BBC On The Record - Broadcast: 23.06.02

Film: DAVID GROSSMAN reports from Easterhouse in Glasgow on the problems the Conservatives must confront if they are to champion the vulnerable.

JOHN HUMPHRYS: The Conservatives say they are worried about the vulnerable people in our society. Funny word that.... "vulnerable". Who exactly does it include? The poorest... the oldest... the weakest, yes...? All of them? Others? And what are they going to do to help them? Do they KNOW? Or might this whole thing be an attempt to change the Tory image ... to stop being seen as the "nasty party" so that the middle classes can once again vote for them without any twinge of conscience? I'll be talking to the Shadow Work and Pensions Secretary, David Willetts after this report from David Grossman. DAVID GROSSMAN: I visited Easterhouse in Glasgow. One of the poorest public housing estates in Europe. Iain Duncan Smith negotiating the soaking litter strewn pavements of Easterhouse was not looking for voters. There aren't too many Tories to be found behind the doors in these streets. Instead he was looking to reposition his party as the champion of the vulnerable. IAIN DUNCAN SMITH: The nation that leaves its vulnerable behind, diminishes its own future. GROSSMAN: So, who are the vulnerable that the Conservatives say they want to help? It seems the party's definition ranges far wider than just including the residents of deprived areas like this one in Glasgow. On The Record's been trawling though recent Conservative press releases, speeches and newspaper articles and we've found that vulnerable can almost include anyone you want it to. There's vulnerable car drivers with too much congestion. There's users of public transport vulnerable to poor service. There's people vulnerable to having asylum seekers moved into their area. There's even businesses vulnerable to too much taxation. So does the commitment to help the vulnerable actually mean anything or is it simply so much empty political rhetoric?. PROFESSOR BOB HOLMAN: If the Conservatives want credibility, vulnerable must mean vulnerable to poverty, to debt, to their children not having adequate nutrition. Only then will they be taken seriously in places like this. GROSSMAN: Deciding on a precise definition of who the vulnerable are is only the beginning of the Conservatives' task. Many say that at present the party only really sees areas like this as being a backdrop for their latest photo opportunity and it won't really be believed that they want to help, until they start explaining exactly how they're going to do it. PROFESSOR HOLMAN: This constituency is the sixth most deprived in Britain. GROSSMAN: Bob Holman is a community worker and academic who lives in Easterhouse. With large number of unemployed, pensioners and single parent families he says, the Conservatives need to back up their caring words with promises of increased benefits and pensions. PROFESSOR HOLMAN: From the Conservative leaders that I've spoken to I think they are sincere, they have got a concern for vulnerable people, but so far they haven't put it into any policy practice. And their statements are very vague, and in a place like Easterhouse where 83 per cent of people receive housing benefit, the big test for them is will they get more money in their pockets? Will Income Support rates go up so that they can have a decent lifestyle. It's going to be tested by money. GROSSMAN: As well as increasing benefits the Tories also need to help the working poor if they're really serious about no longer being seen as the party that drives past places like Easterhouse, with windows rolled up and nothing to say. And helping the low paid it's argued, means not only reaffirming the party's support for the minimum wage - so far only grudgingly accepted - but also actively pressing for an increase in it. PROFESSOR HOLMAN: There are more jobs in Easterhouse, but they're what people call "grotty jobs" that is they're temporary, they're meaningless and they're on the minimum wage. The minimum wage is �4.10 an hour and that's far too low for a decent lifestyle. Now the real test for the Tories is this - if they want to help vulnerable people they've got to raise the minimum wage quite substantially. GROSSMAN: Iain Duncan Smith undoubtedly earned some respect in Easterhouse for coming at all and speaking to a public meeting in a local church. But the message on the vulnerable needs pinning down and fleshing out if the commitment is to be believed and the Tory leader's prayer is to be answered.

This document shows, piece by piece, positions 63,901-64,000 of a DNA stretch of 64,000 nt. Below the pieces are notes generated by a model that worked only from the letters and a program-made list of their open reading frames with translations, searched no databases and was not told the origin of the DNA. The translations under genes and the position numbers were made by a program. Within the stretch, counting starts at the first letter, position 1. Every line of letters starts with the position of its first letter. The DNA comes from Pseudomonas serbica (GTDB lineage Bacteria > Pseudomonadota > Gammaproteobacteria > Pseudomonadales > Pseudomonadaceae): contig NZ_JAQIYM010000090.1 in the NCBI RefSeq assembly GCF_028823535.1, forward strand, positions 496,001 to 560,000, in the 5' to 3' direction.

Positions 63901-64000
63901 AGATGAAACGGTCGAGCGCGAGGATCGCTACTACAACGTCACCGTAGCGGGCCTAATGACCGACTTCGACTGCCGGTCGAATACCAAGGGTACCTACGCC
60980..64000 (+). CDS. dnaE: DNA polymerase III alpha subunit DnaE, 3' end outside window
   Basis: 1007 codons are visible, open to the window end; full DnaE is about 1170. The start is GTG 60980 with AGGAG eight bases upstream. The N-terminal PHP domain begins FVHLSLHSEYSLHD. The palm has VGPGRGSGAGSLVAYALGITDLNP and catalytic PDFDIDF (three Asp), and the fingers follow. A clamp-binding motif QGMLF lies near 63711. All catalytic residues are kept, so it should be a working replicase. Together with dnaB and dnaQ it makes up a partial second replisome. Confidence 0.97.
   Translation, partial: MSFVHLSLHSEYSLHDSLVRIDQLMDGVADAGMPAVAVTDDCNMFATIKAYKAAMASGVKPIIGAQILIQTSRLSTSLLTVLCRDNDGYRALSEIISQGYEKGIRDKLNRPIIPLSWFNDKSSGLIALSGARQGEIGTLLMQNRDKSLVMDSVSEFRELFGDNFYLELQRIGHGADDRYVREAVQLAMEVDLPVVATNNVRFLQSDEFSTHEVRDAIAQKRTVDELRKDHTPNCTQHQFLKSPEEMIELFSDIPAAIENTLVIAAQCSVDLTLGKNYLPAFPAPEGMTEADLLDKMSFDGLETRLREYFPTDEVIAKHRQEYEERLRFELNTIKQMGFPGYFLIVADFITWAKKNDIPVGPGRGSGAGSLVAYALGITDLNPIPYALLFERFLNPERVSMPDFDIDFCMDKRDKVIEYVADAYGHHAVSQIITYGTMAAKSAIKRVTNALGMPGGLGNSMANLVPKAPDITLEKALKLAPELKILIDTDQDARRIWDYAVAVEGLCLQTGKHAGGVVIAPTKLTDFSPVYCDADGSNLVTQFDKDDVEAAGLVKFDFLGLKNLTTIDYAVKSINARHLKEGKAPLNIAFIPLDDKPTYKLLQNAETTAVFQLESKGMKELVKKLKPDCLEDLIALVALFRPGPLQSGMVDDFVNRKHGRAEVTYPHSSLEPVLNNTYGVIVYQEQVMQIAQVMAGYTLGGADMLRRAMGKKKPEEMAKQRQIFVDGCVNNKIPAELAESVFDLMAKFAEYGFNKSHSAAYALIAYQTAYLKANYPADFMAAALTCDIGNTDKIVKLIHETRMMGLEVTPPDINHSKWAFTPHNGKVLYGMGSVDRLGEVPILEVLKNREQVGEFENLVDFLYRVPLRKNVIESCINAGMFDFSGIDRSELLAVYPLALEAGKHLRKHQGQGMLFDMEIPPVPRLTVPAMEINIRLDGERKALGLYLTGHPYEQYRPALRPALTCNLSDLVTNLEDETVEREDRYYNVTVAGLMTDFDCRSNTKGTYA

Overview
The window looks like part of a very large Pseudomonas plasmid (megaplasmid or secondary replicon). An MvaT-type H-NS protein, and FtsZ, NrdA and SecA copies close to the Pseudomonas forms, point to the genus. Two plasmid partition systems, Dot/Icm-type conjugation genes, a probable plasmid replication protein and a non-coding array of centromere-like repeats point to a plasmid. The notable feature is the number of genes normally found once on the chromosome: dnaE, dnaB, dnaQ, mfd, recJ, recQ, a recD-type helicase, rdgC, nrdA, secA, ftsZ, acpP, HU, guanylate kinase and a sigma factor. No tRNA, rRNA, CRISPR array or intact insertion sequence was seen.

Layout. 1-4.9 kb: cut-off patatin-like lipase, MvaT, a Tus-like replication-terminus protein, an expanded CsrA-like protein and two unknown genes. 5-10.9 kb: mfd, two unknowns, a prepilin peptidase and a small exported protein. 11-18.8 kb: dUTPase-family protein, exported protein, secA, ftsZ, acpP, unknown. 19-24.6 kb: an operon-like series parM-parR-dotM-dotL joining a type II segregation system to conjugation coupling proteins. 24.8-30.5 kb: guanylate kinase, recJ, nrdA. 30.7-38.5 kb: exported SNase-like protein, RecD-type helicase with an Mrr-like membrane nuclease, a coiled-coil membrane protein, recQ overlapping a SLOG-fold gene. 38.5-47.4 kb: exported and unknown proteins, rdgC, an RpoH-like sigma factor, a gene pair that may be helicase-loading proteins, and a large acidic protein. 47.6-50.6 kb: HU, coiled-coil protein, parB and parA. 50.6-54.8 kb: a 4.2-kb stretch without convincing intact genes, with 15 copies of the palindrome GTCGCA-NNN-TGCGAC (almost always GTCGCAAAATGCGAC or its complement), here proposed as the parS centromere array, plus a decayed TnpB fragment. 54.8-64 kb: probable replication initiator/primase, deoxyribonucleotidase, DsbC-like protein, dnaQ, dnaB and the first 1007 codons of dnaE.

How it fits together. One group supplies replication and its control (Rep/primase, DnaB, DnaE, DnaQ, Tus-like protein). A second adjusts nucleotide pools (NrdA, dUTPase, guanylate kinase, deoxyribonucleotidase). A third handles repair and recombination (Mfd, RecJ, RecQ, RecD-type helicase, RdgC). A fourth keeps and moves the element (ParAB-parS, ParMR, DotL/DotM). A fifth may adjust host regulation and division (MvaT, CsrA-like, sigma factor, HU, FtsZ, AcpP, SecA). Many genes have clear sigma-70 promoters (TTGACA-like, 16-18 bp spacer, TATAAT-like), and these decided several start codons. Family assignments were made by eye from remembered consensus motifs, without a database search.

NB. This transcript was typed from a transcription unit recording and not copied from an original script. Because of the possibility of mis-hearing and the difficulty, in some cases, of identifying individual speakers, the BBC cannot vouch for its accuracy.